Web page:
Mlle. Pujol has made up her mind that every movement in a story-telling piece such as “Paquita”, has to TELL THE STORY, which again, is unusual enough to be worth reporting. So she sets out to tell the story. Rough-edged, but the girl is bursting with joie de vivre, her kindly little soul is simply irrepressible. I was, so to speak, glued to the screen, and quite forgot that I was standing on two very sore feet behind a column for three hours.
Technically, Gang, there seem to be one or two thing to work on here.
So far as I can understand it, though it is perfectly acceptable - at least in my book - to “pull a Lis Jeppesen”, i.e. “throw away” the plastique of a movement in passages that would qualify, dramatically, as a sheer pas d’action, the rest of the time plastique IS of the essence. Mlle. Pujol’s actual dancing is a touch choppy: if one looks closely at the small connecting steps between one “major” step, and another, there are gestures that would frankly qualify as ungraceful.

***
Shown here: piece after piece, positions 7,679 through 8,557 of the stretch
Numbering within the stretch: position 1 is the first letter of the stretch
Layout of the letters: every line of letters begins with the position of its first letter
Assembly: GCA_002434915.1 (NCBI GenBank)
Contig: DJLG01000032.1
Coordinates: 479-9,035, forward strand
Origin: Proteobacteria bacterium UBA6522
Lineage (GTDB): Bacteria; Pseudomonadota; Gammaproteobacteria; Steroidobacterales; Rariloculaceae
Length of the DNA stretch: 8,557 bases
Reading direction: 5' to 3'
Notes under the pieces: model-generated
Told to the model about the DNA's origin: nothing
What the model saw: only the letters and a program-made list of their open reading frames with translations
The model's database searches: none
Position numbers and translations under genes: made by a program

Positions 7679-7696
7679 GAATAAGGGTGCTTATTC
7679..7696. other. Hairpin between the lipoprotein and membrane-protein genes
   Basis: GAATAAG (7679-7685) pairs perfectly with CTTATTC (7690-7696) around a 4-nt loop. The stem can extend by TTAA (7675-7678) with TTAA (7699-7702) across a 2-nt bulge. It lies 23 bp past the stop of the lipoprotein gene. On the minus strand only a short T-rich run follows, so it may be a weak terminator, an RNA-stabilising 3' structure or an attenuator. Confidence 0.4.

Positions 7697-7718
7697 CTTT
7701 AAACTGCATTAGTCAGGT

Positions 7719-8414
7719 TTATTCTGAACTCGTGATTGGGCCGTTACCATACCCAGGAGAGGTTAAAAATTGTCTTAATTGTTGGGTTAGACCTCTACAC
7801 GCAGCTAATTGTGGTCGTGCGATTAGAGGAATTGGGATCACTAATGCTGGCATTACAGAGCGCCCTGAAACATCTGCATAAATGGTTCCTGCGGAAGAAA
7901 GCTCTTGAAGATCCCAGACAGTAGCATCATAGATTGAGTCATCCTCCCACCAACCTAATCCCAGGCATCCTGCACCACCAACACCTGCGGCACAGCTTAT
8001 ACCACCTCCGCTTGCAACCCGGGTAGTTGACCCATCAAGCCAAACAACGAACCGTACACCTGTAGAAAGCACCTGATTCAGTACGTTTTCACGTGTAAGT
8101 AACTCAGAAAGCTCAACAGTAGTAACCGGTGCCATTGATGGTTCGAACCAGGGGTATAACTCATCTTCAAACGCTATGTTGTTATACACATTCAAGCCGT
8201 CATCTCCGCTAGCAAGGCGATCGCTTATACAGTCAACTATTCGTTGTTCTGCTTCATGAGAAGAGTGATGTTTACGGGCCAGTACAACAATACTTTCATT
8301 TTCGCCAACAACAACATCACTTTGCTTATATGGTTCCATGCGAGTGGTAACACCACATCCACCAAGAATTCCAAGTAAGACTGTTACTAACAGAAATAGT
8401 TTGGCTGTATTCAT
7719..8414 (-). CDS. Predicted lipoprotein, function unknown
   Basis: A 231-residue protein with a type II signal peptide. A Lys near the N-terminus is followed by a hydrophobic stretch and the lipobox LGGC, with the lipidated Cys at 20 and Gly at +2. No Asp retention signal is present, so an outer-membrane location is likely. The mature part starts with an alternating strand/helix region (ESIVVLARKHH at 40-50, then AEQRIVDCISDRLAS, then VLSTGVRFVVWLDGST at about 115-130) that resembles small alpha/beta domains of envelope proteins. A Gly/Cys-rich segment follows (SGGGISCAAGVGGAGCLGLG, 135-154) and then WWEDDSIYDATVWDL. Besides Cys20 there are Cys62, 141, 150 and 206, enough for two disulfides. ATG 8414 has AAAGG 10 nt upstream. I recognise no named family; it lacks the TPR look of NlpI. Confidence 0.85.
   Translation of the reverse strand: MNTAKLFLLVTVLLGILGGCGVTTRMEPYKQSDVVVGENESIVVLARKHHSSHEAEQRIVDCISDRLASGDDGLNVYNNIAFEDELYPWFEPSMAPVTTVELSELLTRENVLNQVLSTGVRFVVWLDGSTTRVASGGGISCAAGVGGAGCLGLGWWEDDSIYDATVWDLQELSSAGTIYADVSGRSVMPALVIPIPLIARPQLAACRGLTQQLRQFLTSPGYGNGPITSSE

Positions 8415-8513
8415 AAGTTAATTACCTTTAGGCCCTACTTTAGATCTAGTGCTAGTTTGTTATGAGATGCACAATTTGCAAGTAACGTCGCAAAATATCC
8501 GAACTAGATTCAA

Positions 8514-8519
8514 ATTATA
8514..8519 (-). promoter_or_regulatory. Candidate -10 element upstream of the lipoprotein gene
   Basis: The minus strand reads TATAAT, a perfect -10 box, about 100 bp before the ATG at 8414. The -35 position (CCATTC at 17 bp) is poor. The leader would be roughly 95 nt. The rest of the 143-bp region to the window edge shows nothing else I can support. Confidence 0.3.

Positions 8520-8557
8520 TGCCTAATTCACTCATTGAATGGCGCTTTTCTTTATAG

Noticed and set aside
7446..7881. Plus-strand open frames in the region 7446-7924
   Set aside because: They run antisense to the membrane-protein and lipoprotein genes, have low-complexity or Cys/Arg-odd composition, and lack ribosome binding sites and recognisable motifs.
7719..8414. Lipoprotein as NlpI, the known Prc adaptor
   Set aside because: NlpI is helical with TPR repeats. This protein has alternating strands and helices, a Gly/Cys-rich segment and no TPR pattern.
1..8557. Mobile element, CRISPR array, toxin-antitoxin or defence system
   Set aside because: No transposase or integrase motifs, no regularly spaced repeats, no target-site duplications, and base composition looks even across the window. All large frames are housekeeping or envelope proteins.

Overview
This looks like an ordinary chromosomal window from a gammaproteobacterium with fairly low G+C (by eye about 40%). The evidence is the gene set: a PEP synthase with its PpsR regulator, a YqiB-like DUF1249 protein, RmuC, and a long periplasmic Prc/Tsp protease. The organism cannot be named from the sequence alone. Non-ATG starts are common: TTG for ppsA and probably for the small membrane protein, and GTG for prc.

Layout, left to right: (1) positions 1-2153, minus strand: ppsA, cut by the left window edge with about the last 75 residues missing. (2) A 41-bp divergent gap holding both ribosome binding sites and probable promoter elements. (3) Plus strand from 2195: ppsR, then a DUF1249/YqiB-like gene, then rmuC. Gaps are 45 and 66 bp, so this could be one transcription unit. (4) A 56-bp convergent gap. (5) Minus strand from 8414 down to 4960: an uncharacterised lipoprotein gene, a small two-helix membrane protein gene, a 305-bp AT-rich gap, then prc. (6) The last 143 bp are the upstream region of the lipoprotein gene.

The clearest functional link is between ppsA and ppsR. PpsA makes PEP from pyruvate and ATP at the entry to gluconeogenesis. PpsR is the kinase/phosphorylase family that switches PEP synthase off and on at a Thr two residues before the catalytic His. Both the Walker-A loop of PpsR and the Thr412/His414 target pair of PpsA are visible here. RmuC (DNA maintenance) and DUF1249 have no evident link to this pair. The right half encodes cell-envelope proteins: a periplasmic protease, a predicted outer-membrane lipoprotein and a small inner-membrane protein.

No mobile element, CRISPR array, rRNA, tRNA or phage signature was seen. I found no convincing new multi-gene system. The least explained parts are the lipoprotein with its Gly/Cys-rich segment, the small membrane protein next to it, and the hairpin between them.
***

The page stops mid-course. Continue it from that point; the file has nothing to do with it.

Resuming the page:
Now, this may sound odd, but I don’t buy too much PHYSICAL grace. There are occasions when an overdose of physical Beauty can tip right over into mental Ugliness, which is why I don’t go in for this super-legato, sickly-sweet stuff, the exponents of which still on active duty, shall not be cited by name here. That is no danger in Mlle. Pujol’s case: a dramatic dancer who also likes to jump, some work on the “singing” line would do no harm.
But who could resist the adorable Pujol ? the girl who has even got our Manuel Legris to unlock his chains ? He was excellent – is the man EVER anything but excellent ? – but last night, he was definitely Outside the Shell. One can see why the girls queue up to work with such a partner, as M. Legris knows precisely how to bring to the fore the best in other people. Having had another fortnight or so to think it through, Gil Isoart as the evil Inigo, essentially a mime role, has now got it down pat. When mime is done this well, one simply cannot get enough of it.